I am an Idiot, plus Inspiring Action with Why’s not What’s

Today I learned:

1. I am an idiot: Admittedly, some may tell me this should not be news or at least it should have been an assumption going in. Regardless, I didn’t make it past 7:15am before the label was applied this morning so at minimum this is earlier than usual.

As I prepared for work , 7 days post ACL-reconstruction, my wife looked at me like I was nuts.  This in itself is not unusual, but she is a physiotherapist so when rehab is concerned I need to listen (even more than I usually do, of course).  I continued to prepare until, as I struggled to pull my socks on, she muttered “you’re an idiot.

This helped snap me out of it, and we had a good discussion on surgeon recommendations, rehab principles and recovery.  Suffice it to say, another day at home for me. A good reminder that I don’t always know best, but at least my wife does.

2. Inspiring Action with Why’s not What’s:

“People don’t buy what you do, they buy why you do it.”

– Simon Sinek

The goal is to sell people on why you do what you do. What you do is simply the proof of what you believe. Within Simon Sinek’s Ted video (linked below), he draws together this concept with several engaging examples – Apple, TiVo, and the Wright Brothers – but for a business leader or manager the most tangible example from my perspective relates to Martin Luther King Jr.

In jest, Mr. Sinek quips “He gave the I have a dream speech, not the I have a plan speech.”

This struck a cord and immediately made me consider how I have addressed my team in the recent past within activities like staff meetings, project planning sessions and 1:1’s.  It served as a good reminder that too often we emphasize what we are doing – what the plan is – not why we are doing things.  This is not to say we ignore the why, but rather we don’t always lead with it, and perhaps don’t give it the time and credence it deserves.

Importantly, in management the why must be tailored to individuals and the team.  For example, when I think about one large project I worked on in the past, our why messaging was at a corporate level, and it didn’t sell the goal at a personal level.  In the end, people follow for themselves – not solely for the money but for whatever else is intrinsically driving them. Selling your staff needs to get personal, in terms of why it is good for them. Get your Why right and you will have no trouble getting your team on board for the How and the What.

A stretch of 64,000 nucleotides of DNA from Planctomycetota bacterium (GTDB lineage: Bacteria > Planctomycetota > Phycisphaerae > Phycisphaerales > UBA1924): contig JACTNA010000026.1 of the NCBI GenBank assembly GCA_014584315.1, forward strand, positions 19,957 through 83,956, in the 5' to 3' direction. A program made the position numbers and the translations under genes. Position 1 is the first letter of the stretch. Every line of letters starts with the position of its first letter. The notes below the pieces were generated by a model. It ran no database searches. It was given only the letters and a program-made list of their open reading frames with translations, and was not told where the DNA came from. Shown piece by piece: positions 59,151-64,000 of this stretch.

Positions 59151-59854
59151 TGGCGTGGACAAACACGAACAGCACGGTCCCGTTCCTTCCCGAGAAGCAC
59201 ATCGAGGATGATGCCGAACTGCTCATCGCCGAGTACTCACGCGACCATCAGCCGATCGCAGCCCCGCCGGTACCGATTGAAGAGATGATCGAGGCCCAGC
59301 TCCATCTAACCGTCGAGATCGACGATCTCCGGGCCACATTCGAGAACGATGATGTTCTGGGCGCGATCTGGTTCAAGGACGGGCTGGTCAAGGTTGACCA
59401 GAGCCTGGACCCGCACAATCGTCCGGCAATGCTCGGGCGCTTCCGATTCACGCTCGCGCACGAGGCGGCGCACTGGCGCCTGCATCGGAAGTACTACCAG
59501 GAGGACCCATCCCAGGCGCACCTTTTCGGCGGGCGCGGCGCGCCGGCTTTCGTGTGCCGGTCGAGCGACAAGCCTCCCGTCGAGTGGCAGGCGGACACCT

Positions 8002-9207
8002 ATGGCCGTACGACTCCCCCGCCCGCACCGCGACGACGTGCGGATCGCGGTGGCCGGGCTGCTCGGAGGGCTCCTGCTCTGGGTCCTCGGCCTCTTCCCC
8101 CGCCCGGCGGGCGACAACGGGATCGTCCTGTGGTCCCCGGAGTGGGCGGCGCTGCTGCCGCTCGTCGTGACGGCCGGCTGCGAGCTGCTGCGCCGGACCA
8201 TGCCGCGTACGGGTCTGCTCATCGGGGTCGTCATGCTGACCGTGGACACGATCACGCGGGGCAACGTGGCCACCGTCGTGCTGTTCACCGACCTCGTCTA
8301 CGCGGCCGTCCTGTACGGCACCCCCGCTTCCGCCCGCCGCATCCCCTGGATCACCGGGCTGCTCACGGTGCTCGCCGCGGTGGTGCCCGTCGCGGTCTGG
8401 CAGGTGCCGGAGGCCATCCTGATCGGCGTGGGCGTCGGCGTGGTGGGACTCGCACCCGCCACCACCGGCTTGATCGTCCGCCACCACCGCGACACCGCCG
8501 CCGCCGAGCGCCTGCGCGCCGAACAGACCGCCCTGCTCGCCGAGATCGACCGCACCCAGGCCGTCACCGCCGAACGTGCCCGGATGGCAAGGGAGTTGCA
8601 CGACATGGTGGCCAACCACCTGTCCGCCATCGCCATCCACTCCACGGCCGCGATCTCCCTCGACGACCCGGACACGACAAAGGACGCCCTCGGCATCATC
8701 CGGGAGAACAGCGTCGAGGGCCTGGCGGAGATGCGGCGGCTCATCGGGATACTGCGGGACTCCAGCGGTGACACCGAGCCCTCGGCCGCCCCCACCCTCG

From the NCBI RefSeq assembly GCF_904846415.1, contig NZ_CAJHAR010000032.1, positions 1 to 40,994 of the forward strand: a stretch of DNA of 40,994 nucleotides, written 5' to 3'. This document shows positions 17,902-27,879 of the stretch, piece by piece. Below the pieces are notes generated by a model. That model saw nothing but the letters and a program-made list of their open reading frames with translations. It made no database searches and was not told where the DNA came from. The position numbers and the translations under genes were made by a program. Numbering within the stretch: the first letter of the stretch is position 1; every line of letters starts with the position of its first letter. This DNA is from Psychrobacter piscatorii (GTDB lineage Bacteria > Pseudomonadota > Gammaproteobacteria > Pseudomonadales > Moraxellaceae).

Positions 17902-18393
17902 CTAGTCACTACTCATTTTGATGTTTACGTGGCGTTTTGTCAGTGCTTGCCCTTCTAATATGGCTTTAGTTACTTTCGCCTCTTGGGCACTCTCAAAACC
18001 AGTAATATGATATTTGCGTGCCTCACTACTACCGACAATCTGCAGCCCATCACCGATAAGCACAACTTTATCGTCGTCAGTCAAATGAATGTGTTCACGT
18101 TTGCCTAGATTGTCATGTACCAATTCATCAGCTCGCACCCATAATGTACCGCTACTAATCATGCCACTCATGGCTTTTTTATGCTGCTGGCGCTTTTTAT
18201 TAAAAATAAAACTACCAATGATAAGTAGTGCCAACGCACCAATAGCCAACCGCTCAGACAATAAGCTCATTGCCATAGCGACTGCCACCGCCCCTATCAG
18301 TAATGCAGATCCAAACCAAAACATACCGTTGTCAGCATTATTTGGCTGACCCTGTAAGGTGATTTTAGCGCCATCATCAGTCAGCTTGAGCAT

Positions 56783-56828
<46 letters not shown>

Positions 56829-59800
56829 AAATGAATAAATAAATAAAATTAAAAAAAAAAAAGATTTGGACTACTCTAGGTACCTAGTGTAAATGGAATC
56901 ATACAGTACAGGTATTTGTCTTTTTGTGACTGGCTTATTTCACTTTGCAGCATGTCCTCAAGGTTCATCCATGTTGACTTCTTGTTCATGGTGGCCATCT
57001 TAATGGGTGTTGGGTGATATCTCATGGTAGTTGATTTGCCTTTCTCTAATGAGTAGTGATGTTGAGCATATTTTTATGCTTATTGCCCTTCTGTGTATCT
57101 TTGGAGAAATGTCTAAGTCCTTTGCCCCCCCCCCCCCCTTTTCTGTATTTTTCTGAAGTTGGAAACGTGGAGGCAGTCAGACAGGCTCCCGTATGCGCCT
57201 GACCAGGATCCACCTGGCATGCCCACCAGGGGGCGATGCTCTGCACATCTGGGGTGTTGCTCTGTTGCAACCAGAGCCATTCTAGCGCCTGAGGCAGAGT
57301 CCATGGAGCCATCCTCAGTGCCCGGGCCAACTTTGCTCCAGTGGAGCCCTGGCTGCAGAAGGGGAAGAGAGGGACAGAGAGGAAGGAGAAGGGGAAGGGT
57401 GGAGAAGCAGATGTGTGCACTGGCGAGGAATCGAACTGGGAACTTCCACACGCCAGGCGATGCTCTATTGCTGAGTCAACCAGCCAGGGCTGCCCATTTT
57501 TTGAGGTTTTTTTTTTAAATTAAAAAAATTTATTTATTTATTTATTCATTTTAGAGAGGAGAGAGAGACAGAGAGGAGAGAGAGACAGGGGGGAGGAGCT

Link to Simon Sinek on Ted.com, plus graphic from guidedinnovation.com.


Staffing decisions and Who was Jasper Mardon?

Today I learned:

1. Staffing: When you make a tough personel decision, and no one on your team is surprised when you deliver the news, you made the right decision but you made it too late.

2. Who was Jasper Mardon? The other day I was shuffling through a pile of papers my dad gave me from his working days. An old resume, materials from training programs, newspaper articles. The kind of stuff most people would have trashed years ago.

In the middle of the pile I came across something interesting: an undated stack of papers in a font and style that could only have come from the early PC days. It was labelled “Life’s Lesson’s Learned” by Jasper Mardon.  A forgotten document. Deep in a pile of forgotten documents.

As I tossed it on the “shredding” pile,  the dedication caught my eye: “To my brother, Humphrey Mardon, with whom I shared a war and a sense of values…(and) the officers and men of the Third Queen Alexandra own…with whom I served.” It seemed important. At least to Jasper Mardon it must have been important.   I decided to give it a quick glance. I was immediately enthralled.

The document is essentially fifteen pages of quotes to live by. In a simple, direct style Jasper Mardon shared the collective wisdom of his life and work.  What struck me first was that regardless of when he wrote it, his opinions are still bang on.

Mr. Mardon organized his thoughts into broad categories – Private Life, Man Management, Work Rules, Courtesy, Training & Education, and Public Obligations. Even within this you can see what he felt was important in life.

A few of my favourites:

One cannot be half-ethical. Ethics are like virginity, one has it or one has not.” This was just too good. I googled it to see if this was just a collection of popular quotes.  No results.  An unpublished Jasper Mardon original.

Avoid being one of those experts who is the opponent of anything new.”  Is there a better motto to abide by in a dynamic workplace? I frequently catch myself dreaming up up barriers to change. It is just easier than actually changing.

Surround yourself with knowledgeable people who will have the courage to argue with you.” This reminded me of a Seth Godin blog post.  (I recommend you check his post. It hit so close to home for me that I sent it to my direct reports. The link will also explain why I requested that they please, please not refer to me as “Garmin.”)

Management must balance the interests of the three stakeholders, the shareholders, the employees and the community at large.” As a student I heard triple bottom-line thrown around in class on a daily basis. Classic MBA speak. The concept seems obvious today. Was it so clear 30 or 40 years ago? History suggests it was not.